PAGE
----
Since Windows XP was released, teams at Microsoft have been hard at work collecting, aggregating and analyzing crash information. All those disparate technologies bore different names and "brands". To try and make some sense (or further confuse everyone) I broke down the technologies we support by functionality and code names. The below figure illustrates the collection and use of error data.

WER Services

In the Windows PC portion, applications can let Windows handle crashes or use the WER APIs. In most cases it is recommended for developer to let Windows handle crashes and then monitor quality and reliability through the WER Services portal and set of web services.

The Collect quadrant represents the technologies used to communicate with the Windows client. The technologies included in this area are Watson and Online Crash Analysis (OCA). Watson is used to collect application crashes (user mode) and application defined events while OCA is designed to collect memory dumps resulting from system crashes ("blue screen of death"). Both technologies collect crash information from the Windows client and allow for developers to collect "secondary level data". Secondary level data can be full memory dumps, log files, registry settings or WMI queries. All data collected is covered by the Microsoft data collection policy. Software and driver developers can request secondary level data collection through the WinQual site. Subjective user feedback may be collected through the Responses mechanism described later.

The Aggregate quadrant is where incoming data is "sliced and diced" based on fault signature dimensions. Subsets of the data stored in the Watson back-end warehouse are exposed to Windows developers through many facets. Some examples is the data available in the Watson data warehouse are failures pivoted by executable and version, by OS version and language as well as many other options (more on those in future posts...).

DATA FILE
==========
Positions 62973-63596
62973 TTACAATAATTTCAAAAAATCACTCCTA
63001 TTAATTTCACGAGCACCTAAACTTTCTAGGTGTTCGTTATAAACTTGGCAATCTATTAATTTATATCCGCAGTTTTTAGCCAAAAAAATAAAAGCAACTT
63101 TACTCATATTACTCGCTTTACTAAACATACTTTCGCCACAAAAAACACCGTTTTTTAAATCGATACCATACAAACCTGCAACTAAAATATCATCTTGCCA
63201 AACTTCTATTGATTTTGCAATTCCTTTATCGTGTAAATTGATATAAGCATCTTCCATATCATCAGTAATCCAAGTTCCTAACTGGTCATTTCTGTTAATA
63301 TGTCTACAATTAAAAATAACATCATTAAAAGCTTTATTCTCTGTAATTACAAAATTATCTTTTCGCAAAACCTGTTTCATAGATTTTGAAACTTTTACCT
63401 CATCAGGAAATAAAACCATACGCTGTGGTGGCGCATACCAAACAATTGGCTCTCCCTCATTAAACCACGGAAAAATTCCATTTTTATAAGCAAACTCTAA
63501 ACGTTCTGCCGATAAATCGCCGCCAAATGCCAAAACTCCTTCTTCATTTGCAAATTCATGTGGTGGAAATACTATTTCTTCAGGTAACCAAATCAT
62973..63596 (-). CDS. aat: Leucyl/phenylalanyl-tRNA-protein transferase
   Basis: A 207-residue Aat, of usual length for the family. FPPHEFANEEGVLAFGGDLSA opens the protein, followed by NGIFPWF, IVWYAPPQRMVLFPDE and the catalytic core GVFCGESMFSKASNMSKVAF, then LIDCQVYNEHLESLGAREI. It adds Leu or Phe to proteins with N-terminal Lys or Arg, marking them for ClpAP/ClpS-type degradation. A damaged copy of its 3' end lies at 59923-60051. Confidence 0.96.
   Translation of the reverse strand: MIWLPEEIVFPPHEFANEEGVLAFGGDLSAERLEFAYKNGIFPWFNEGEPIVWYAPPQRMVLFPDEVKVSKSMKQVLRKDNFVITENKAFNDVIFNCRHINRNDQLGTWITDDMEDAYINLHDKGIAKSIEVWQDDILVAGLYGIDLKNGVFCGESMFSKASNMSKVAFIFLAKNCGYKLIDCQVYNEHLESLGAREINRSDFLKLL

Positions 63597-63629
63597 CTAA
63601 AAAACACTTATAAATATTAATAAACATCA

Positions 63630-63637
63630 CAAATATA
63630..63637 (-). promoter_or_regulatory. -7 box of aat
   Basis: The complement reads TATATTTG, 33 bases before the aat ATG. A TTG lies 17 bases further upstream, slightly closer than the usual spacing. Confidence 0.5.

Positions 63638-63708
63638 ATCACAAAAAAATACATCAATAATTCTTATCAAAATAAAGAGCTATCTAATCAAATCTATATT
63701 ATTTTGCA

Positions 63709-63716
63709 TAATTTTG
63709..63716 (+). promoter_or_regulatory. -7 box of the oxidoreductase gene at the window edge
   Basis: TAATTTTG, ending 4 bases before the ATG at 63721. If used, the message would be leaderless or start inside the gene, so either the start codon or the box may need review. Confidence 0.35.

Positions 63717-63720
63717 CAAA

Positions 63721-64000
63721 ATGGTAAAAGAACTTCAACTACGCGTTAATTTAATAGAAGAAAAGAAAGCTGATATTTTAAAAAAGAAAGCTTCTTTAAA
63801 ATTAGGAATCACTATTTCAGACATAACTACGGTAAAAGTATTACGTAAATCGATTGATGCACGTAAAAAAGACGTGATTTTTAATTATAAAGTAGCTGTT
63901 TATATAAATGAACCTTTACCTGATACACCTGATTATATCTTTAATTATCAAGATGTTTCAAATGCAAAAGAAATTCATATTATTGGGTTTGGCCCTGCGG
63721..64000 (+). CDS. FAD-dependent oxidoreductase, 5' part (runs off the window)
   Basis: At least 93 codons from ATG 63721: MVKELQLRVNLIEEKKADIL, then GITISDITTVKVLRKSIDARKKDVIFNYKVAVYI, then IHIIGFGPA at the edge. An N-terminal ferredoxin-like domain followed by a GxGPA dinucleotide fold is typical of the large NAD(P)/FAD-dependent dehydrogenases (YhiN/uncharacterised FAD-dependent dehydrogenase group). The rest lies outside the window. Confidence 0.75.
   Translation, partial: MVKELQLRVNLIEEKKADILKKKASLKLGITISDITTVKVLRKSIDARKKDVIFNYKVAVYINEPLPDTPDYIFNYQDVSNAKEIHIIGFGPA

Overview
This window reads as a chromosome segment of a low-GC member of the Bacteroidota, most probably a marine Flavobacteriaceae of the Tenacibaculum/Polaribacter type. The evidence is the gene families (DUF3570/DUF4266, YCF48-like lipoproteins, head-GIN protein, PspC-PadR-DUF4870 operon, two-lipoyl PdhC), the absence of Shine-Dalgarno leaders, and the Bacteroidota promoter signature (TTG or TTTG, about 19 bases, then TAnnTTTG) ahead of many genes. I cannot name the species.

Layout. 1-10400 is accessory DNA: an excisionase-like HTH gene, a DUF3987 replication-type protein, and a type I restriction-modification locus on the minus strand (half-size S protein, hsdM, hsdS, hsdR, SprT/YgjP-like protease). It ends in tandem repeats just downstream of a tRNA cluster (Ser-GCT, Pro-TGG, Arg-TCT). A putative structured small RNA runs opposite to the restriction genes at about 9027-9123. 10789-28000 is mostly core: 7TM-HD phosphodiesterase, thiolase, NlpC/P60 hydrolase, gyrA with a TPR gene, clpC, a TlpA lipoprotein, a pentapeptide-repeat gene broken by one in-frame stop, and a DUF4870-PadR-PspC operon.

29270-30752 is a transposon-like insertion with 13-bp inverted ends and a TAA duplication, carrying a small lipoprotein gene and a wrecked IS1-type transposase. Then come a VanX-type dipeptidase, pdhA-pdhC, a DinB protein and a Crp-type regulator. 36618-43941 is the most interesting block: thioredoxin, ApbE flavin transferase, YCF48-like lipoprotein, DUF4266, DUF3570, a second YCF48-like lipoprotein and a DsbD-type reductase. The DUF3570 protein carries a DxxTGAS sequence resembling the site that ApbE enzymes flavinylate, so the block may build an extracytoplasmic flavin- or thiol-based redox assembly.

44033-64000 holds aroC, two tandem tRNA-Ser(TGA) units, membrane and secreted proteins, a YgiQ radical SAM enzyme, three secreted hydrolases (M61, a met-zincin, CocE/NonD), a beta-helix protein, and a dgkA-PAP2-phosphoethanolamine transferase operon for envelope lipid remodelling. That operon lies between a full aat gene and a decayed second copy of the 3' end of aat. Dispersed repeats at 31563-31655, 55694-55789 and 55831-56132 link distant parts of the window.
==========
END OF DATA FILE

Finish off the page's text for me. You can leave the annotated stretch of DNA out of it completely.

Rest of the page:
The Prioritize phase is all about making the gobs and gobs of data we collect into useful information. A great example of how some teams at Microsoft use this approach is an internal tool called AutoBug. AutoBug takes symbolic data (results of debugger analysis of memory dumps) from application crashes and uses the results to open bugs in our bug database. Those bugs are then assigned to the developers who own the faulting code. This type of integration between the development process and WER data allows development organizations to address issues earlier and more efficiently.

When issues are fixed or are well understood, it is time to Respond to error reports. The WER infrastructure allows software response_sampledevelopers to interact with users after a crash, point them to fixes, explanations, support and even ask them for more details on the circumstances of the crash. Developers are able to manager responses through WinQual as well as view the quality of their responses as measured through customer satisfaction surveys. More information about Responses, in future posts...


Nir Mashkowski

Lead Program Manager, WER Services